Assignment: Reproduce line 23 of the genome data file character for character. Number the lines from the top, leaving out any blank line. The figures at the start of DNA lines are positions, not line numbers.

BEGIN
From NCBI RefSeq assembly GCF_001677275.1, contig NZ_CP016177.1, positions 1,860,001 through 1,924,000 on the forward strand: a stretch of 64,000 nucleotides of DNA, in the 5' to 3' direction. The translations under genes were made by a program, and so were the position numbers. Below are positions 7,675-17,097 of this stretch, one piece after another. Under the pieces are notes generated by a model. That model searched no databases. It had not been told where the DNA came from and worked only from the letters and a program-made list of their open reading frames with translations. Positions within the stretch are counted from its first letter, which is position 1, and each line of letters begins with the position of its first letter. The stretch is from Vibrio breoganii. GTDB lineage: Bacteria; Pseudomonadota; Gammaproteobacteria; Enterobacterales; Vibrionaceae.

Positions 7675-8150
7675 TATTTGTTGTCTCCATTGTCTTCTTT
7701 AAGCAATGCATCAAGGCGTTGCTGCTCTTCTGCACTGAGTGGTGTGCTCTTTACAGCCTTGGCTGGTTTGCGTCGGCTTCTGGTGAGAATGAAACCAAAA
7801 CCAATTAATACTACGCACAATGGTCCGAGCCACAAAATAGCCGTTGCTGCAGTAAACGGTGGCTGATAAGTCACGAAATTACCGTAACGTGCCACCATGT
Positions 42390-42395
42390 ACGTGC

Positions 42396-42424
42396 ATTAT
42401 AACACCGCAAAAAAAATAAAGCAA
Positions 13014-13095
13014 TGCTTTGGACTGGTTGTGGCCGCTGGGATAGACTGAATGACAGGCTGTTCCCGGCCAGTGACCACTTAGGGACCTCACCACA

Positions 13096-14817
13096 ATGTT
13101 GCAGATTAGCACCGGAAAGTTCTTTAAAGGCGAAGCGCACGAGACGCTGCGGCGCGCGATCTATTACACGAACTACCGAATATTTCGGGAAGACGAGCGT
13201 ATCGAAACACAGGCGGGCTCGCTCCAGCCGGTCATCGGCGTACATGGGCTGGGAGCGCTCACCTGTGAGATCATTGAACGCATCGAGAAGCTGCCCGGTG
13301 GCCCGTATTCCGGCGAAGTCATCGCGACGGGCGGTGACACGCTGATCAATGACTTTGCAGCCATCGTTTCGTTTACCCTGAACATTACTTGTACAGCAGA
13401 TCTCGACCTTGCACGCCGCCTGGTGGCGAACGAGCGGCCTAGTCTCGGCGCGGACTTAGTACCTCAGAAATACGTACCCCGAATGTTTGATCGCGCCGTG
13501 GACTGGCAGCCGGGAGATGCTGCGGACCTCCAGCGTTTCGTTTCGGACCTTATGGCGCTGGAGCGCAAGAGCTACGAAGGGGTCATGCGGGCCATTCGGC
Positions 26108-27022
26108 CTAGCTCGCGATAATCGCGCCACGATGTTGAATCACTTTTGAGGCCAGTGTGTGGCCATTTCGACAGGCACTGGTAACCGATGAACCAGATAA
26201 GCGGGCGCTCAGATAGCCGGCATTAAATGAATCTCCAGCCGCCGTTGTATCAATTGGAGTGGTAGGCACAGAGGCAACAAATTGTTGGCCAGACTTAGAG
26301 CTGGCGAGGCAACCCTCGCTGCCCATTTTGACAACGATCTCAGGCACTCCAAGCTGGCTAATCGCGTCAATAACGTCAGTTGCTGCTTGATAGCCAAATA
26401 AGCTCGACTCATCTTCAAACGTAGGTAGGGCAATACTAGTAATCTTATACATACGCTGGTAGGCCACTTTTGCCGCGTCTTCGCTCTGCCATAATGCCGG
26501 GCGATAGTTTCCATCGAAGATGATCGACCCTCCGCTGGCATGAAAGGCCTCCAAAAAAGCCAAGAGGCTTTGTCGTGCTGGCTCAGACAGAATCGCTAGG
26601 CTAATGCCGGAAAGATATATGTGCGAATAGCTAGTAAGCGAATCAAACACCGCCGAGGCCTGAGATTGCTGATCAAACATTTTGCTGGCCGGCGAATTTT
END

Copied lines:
26301 CTGGCGAGGCAACCCTCGCTGCCCATTTTGACAACGATCTCAGGCACTCCAAGCTGGCTAATCGCGTCAATAACGTCAGTTGCTGCTTGATAGCCAAATA